The second distinction, of rackets, is that this blaming is often a pretense. It’s a way of concealing what’s really going on behind the scenes: we are getting a payoff. We get to be right (or make them wrong). We get to dominate them (or avoid their domination). We get to justify our behavior (or invalidate their behavior). We get to win (or make them lose). The ultimate purpose of a racket is to avoid responsibility.
A man blames his ex-wife for the failure of their marriage. But it is a pretense to justify his own less-than-stellar behavior in the relationship. A woman blames her lack of decisiveness for her business troubles, but it’s a pretense to protect her from ever having to take a real risk, to put something on the line (yes, you can have a racket against yourself). A recent college graduate blames the job market for not offering opportunities, but it’s just a distraction from the lack of preparation he hasn’t taken responsibility for (rackets don’t have to be against specific people). By selectively inflating the wrongdoing of others, our own responsibility is diminished in comparison.
The way out of the racket, with its sweet, juicy payoff, is to clearly see the cost. There is always a cost — love or affinity, vitality or wellbeing, satisfaction or self-expression. The cost ultimately boils down to the experience of aliveness. Over time, the payoff gets less and less enticing, and the cost grows steadily worse. Eventually we become like drug addicts, giving away much of what makes life worth living to buy even the tiniest amounts of self-justification.
I called my father, and followed the step-by-step format that we were coached through. I told him what I had been pretending: that he had “messed me up” and therefore my problems in life were his fault. I told him what that façade had been designed to conceal: that I had not taken responsibility for many areas of my own life, including my relationship to him as a son and a friend.
I told him the impact this had had on me: hiding things in my life that I didn’t think he’d approve of, silently judging him because I didn’t think he could handle what I had to say, avoiding rooms he was in because I couldn’t feel at ease with him around. The impact was that I had nothing more than a “cordial” relationship with the most important and influential man in my life.
I told my father that I loved him, with complete sincerity for perhaps the first time in my life. I told him that he had done a good job raising me into a man. And I thanked him for being the source of my life.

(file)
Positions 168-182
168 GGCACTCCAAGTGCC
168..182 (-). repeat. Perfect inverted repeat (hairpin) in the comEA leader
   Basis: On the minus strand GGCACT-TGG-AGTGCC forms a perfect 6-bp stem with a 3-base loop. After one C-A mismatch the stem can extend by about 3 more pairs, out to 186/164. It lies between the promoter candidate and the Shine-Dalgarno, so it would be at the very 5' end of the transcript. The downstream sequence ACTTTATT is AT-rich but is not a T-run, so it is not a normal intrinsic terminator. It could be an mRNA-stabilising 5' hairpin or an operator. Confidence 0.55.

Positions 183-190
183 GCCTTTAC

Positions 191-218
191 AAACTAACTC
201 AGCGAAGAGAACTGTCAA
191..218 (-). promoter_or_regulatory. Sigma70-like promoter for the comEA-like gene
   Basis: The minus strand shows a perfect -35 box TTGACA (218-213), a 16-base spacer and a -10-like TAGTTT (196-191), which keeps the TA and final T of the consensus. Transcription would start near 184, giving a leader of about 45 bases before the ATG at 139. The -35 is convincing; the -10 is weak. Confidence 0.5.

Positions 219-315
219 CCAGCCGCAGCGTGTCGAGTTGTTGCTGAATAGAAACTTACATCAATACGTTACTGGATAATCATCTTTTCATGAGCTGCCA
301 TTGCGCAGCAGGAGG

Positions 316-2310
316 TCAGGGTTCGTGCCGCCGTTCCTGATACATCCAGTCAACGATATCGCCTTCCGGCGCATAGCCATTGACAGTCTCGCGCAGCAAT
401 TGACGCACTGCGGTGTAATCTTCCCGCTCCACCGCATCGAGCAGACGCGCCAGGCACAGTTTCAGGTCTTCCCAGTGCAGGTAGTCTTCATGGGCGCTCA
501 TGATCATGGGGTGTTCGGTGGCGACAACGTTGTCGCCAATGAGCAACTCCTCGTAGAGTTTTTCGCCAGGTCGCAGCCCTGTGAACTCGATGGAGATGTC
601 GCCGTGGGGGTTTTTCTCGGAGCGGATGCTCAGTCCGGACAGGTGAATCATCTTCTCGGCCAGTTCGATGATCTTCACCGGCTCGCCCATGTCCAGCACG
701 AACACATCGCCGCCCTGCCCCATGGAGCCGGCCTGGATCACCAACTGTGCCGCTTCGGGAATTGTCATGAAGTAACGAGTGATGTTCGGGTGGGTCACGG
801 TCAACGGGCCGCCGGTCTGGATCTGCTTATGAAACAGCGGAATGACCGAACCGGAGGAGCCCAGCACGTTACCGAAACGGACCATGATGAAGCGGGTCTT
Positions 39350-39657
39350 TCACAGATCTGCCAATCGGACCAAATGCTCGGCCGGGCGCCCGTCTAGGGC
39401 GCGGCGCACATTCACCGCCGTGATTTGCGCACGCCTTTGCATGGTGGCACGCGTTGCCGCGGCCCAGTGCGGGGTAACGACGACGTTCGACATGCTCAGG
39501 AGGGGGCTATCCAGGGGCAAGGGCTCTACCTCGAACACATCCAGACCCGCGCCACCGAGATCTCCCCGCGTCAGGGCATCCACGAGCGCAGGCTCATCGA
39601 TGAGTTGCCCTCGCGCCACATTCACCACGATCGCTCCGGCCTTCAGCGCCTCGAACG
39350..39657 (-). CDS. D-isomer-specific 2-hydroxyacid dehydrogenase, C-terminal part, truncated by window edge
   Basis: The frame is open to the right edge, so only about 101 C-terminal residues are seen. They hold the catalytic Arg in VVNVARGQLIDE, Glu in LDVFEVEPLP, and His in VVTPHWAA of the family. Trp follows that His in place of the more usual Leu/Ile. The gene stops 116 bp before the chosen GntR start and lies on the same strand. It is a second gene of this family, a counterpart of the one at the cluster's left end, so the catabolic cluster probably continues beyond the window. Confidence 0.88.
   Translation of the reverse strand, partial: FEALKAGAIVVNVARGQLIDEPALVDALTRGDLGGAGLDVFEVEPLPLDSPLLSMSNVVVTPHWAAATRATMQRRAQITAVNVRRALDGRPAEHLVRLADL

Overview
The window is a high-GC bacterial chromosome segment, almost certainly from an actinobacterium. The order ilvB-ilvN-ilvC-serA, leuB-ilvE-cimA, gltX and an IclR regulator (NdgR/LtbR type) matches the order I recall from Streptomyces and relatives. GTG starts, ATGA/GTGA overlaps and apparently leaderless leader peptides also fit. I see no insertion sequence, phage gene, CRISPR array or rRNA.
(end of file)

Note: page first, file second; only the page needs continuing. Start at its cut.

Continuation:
Saying these words was incredibly difficult. I had to choke them out through tears. As I said what I had to say, I had a vivid image in my mind of handing over my most precious treasure chest. My resentments and justifications stored inside like prized jewels. As I pushed it over, the chest opened, and there was nothing but trash inside.
Saying what I had to say, it felt like a thousand pound weight being lifted off my chest. I understood at that moment the saying, “Resentment is like drinking poison and expecting the other person to die.” You don’t stop resenting for their sake. You stop it for your own sake.
I’m not going to give away what happens on Day 3. I’ve tried, and it doesn’t make any sense whatsoever without having lived it. The Forum is a personal discovery, unique to each person, not a concept to be dissected and analyzed.
By day three, you have the foundation and the language as a group to move at a breathtaking pace. The paradigm-shifting moments I had looked forward to having every year or two with my own efforts happened about every hour.
I got clear that what was getting in my way was my constant desire to change. Trying to fix myself and everyone around me, I was blinded to how perfect we already are. Here and now, not someday or eventually.
I got clear that the only constraints I face are the ones in my stories. And I am the one telling them. I am the source of the language that shapes my experience, which means I can change it. I get to say how my life goes, and what kind of life is available to me.
Walking out of that conference room, I felt unleashed.
I walked away from the Landmark Forum with a whole new relationship with my father as my biggest breakthrough.